UPDATE! UPDATE! UPDATE!
You guys giggled about my purchase of this noble throne but the headline of our local paper today proclaims:
Hyatt Waikiki’s $100M renovation includes Japanese toilets
The story (behind a paywall) goes on to tout the many benefits and attractions of the super flusher.
So neener, neener, neener…I was just ahead of my time.
This whole thing began because the Alpha Japanese Female (AJF) believes that the Western world is inhabited by barbarians who do not appreciate the finer points of excretion. You see, in Japan, the majority of households have a “Washlette,” a technologically advanced magic toilet seat. Perhaps you’ve seen or experienced a Japanese wonder toilet seat. No doubt you’ve heard of them. They have remote control devices that offer more water features than the fountains at the Bellagio, heated seats, bidet functions and built-in deodorizer fans. Some models play whooshing white noise in an effort to obscure other, more ebullient sounds and some boast seats that respectfully rise as you approach them. Night lights, too.
The Washlette was invented in 1982 by Japanese company, Toto. Today, more than 70 percent of Japanese homes now feature a toilet seat with enhanced capabilities. In contrast, only 30 percent have a dishwasher. That statistic clearly indicates the priority Japanese have about washing things, but I digress. Not so in ‘Murika where we rate our toilet seats on functionality and weight bearing capacity, as opposed to luxury. Even in Hawaii with our high Asian population, my very informal survey, conducted with the utmost discretion, indicates most of our toilets cannot perform tricks. This is kind of odd. We spend so much cash on granite counters, stainless steel refrigerators and hardwood floors but so little on a little basic ass comfort. As the AJF points out, either we are barbarians or maybe we are just ignorant of the benefits a Toto can provide. So let me tell you about my $1,000 toilet seat.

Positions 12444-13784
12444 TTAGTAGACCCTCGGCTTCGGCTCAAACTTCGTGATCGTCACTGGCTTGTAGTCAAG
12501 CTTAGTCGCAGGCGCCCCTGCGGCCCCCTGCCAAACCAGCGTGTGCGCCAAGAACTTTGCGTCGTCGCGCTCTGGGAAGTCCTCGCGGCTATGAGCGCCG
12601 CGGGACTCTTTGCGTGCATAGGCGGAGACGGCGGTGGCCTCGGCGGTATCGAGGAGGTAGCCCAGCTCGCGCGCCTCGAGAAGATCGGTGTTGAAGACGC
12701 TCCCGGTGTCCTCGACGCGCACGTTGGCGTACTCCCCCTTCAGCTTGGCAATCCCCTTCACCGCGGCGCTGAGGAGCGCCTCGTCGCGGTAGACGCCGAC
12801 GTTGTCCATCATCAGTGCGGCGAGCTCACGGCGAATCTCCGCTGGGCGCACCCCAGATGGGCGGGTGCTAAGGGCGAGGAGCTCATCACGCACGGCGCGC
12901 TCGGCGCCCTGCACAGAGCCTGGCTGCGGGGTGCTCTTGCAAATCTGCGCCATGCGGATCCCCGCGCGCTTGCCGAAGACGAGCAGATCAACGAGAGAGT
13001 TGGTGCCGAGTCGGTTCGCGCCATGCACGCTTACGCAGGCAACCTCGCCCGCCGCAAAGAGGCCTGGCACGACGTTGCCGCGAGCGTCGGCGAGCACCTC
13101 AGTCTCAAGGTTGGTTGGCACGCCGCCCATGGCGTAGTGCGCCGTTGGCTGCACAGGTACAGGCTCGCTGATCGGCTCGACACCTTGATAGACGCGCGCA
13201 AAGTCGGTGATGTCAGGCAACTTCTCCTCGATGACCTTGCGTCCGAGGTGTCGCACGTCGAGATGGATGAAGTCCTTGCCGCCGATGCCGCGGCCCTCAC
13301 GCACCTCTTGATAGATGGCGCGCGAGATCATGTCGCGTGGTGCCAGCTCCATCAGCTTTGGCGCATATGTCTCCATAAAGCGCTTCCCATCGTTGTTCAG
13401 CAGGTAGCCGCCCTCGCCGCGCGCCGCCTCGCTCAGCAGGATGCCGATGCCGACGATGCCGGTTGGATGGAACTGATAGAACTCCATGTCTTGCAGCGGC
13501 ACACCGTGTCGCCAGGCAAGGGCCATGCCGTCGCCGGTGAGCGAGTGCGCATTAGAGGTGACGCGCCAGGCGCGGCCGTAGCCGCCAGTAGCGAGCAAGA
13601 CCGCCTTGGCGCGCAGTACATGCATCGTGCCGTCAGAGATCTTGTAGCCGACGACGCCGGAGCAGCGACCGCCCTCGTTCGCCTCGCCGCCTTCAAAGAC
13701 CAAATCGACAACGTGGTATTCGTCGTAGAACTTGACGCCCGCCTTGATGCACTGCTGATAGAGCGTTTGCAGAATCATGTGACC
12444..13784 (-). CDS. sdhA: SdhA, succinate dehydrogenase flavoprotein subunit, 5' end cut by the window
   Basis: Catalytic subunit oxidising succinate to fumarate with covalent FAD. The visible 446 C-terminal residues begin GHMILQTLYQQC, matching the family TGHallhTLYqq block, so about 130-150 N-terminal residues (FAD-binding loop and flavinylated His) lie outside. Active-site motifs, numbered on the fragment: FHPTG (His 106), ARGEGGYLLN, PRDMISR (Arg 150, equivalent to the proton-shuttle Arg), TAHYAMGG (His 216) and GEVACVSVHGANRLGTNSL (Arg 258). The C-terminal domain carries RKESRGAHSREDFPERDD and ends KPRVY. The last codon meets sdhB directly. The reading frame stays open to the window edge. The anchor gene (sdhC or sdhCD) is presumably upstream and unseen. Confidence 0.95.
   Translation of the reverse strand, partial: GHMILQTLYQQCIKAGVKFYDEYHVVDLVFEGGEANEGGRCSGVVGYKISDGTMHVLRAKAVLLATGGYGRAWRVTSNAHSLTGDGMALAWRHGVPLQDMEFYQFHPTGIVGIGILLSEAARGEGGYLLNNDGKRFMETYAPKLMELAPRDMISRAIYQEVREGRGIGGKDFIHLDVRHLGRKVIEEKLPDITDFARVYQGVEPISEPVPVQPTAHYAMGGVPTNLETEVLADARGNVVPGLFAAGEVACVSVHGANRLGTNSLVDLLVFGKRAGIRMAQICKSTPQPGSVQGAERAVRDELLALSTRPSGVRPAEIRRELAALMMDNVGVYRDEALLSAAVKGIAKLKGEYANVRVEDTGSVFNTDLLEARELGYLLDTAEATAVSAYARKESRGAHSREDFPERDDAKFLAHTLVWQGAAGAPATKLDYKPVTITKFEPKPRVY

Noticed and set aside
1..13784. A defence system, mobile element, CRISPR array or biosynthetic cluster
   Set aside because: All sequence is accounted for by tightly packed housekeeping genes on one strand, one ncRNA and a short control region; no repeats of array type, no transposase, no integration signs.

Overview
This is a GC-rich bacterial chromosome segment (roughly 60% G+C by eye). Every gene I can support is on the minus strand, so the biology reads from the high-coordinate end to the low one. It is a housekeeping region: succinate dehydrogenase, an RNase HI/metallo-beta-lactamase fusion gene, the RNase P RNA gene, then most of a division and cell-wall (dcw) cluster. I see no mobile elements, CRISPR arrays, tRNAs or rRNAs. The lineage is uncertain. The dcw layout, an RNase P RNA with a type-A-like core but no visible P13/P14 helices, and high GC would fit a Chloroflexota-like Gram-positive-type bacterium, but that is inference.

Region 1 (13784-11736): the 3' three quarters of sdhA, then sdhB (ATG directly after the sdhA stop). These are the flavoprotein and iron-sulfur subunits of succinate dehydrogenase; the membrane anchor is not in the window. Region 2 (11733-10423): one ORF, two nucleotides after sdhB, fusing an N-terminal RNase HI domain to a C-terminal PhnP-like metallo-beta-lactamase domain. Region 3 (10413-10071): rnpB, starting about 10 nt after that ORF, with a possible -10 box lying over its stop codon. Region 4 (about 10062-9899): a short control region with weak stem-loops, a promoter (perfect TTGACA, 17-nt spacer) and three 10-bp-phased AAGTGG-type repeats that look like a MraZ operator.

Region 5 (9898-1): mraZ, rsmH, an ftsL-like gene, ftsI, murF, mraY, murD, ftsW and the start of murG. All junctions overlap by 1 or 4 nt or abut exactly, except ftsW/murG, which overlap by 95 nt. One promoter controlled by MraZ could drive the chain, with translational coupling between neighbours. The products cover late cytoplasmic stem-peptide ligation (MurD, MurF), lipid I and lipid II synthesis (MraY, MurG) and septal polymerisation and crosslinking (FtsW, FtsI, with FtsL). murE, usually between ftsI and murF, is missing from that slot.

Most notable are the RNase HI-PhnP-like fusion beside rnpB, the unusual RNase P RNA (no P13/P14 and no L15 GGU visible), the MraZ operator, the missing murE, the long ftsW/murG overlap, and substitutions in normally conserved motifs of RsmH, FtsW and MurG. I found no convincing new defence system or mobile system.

Having finally acceded to the AJF’s demands to upgrade our commode status, we visited our local Washlette showroom and browsed the various models, an experience that inevitably led to bad jokes, immature behavior and embarrassing questions. For example, I referred to the toilet seats as “Japanese picture frames” which got me a swift whack across the back of my head. The salesman was a pro and simply smiled politely at our nonsense. We quickly concluded that if digital defecation was the objective, so to speak, we wanted the top-of-the-line model. $1,021.00 plus tax. Being a canny shopper with Amazon Prime I was able to bag the toilet seat for $780.00 including free delivery. But…it’s not that simple. One needs to have a special electrical outlet in proximity to the throne which set us back another $300.00. After that, I was comfy doing the rest of the installation myself and it was a snap. So what does a grand worth of Japanese picture frame get you? First of all, we skipped the automatic lid lifting feature. We quickly realized that there were two scenarios involving the small white dog. The first was that he would be terrified of the automatic device; the second was that he would think it was entertaining. Neither option appealed. Fortunately Max is too short to be a bowl drinker, if you know what mean and I think you do. As you approach the toilet, the Washlette turns on a bowl light and sprays the inside of the toilet with a preparatory mist of electrolyzed water. This magic elf water is said to keep the bowl cleaner – the manual euphemistically says it repels “dirt.”